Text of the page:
Robert Davis

OPINION

How to develop your ex-govvie new hire for the best results

Former government employees can make great private sector employees but they need extra attention

 How many of us have witnessed companies, especially smaller-sized firms, hiring a former government employee to ‘open doors’?  I have observed this situation a number of times and observed rare success for both parties.

These people are often told, in more elegant terms, to “open doors” or “go find new business” or “find out about that new large procurement” by a senior manager in the company. This is interesting given that many of the people I met from the government, in these situations, had been career employees who had never worked in a company that was highly focused on revenue and profit each month.

Let me be clear – there are many senior government employees who are smart, well-educated and who have relevant industry experience. Plus, some government employees have an affinity for business development and some do not… just like in industry.

When government employees who have minimal industry experience, if any, and no business development framework are hired, how will they be measured as being successful? How will they actually contribute to the success of their new employer?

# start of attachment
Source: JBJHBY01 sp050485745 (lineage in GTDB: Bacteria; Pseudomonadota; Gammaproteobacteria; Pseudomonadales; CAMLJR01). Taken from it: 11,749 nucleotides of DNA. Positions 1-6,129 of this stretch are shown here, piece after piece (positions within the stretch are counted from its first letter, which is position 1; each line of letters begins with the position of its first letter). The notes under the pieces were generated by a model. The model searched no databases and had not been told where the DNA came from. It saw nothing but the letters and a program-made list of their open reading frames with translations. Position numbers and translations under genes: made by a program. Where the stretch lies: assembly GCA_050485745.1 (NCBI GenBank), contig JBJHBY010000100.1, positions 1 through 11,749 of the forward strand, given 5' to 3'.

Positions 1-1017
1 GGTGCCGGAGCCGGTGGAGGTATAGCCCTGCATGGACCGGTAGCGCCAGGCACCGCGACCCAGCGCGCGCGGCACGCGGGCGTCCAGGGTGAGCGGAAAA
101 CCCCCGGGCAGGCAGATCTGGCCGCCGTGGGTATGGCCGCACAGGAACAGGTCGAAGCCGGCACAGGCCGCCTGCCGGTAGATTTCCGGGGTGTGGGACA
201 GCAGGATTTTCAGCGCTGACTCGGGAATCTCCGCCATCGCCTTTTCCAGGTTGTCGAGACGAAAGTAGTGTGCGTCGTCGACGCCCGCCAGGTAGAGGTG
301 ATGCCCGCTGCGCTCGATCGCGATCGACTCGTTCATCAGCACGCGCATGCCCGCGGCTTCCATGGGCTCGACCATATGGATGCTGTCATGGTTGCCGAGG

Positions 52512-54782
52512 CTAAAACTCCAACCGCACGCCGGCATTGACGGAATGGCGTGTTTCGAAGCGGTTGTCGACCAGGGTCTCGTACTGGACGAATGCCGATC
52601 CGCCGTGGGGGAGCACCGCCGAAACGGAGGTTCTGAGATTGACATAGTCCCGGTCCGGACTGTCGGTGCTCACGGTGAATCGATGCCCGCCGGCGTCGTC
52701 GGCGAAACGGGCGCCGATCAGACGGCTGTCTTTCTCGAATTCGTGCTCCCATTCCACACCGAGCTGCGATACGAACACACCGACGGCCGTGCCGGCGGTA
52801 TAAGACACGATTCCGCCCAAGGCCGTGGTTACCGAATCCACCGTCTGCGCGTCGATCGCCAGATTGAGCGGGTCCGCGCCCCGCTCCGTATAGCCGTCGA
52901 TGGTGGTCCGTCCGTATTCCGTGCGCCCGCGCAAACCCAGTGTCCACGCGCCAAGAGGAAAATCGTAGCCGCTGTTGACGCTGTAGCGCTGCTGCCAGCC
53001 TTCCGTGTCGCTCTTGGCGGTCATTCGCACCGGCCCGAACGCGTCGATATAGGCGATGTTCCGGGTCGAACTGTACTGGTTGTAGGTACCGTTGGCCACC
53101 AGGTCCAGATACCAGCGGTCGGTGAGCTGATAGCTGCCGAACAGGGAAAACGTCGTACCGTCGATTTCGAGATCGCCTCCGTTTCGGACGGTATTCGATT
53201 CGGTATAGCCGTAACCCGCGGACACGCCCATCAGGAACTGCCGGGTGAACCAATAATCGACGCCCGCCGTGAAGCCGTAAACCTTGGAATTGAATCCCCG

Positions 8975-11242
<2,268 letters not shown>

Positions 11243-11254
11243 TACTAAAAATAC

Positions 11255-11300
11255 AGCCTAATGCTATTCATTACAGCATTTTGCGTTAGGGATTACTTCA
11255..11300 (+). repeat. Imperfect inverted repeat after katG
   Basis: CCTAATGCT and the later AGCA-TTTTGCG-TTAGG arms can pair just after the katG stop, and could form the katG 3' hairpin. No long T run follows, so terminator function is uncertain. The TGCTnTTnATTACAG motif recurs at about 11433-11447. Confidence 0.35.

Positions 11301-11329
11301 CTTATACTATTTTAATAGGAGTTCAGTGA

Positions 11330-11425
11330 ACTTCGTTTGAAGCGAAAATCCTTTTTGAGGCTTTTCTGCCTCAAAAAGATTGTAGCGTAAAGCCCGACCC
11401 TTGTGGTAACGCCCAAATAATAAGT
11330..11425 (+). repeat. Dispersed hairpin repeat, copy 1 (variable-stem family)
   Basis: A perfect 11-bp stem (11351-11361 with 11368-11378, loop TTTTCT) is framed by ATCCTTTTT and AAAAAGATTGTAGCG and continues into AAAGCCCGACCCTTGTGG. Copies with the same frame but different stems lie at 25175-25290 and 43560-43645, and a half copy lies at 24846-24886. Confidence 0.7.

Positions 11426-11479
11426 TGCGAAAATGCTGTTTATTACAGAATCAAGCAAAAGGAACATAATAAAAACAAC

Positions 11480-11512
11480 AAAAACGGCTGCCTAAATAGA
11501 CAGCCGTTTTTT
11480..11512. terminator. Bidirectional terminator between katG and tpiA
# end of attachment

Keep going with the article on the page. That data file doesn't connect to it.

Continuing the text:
I have observed these senior people being brought into the company and provided no business development process training; after all they are senior people and by definition supposed to know stuff.  Besides, don’t be ridiculous, they know the agency better than anyone else. Neither do they receive formal mentoring from a senior executive in the company after all they are senior and know stuff.

What happens after 6 months when they have not really opened doors that are important to the company’s objectives or generated plausible new business leads? Candidly, what is the company’s plan for these people?

Some industry executives have not thought through this eventuality. Government employees experience high churn these days just like industry. One industry survey, conducted in 2012, suggests that this churn in government exceeds 40 percent per year.

Government employees retire, receive promotions, transfer laterally and increasingly are given short- and long-term, fire-fighting assignments by their management. This means that the former senior government employee you hired to open doors within his/her former agency has a high-probability that key members of their personal network will not be there after 6 months.

What will the company do with this person as this situation evolves?

The company must have a Plan B.

Questions need to be asked and discussed candidly before the former government employee is hired, notwithstanding procurement integrity regulations. How will this person interact with the company’s business development function? Will they be provided business development training so that they understand the process and how they may contribute to the BD process?

Will they be assigned a formal company mentor, a senior executive, to guide them through “business issues” from the company’s perspective? What will be their measures of success? Has their role and purpose been explained to company employees? How will this person’s government experience and agency knowledge inform the company’s strategic plan?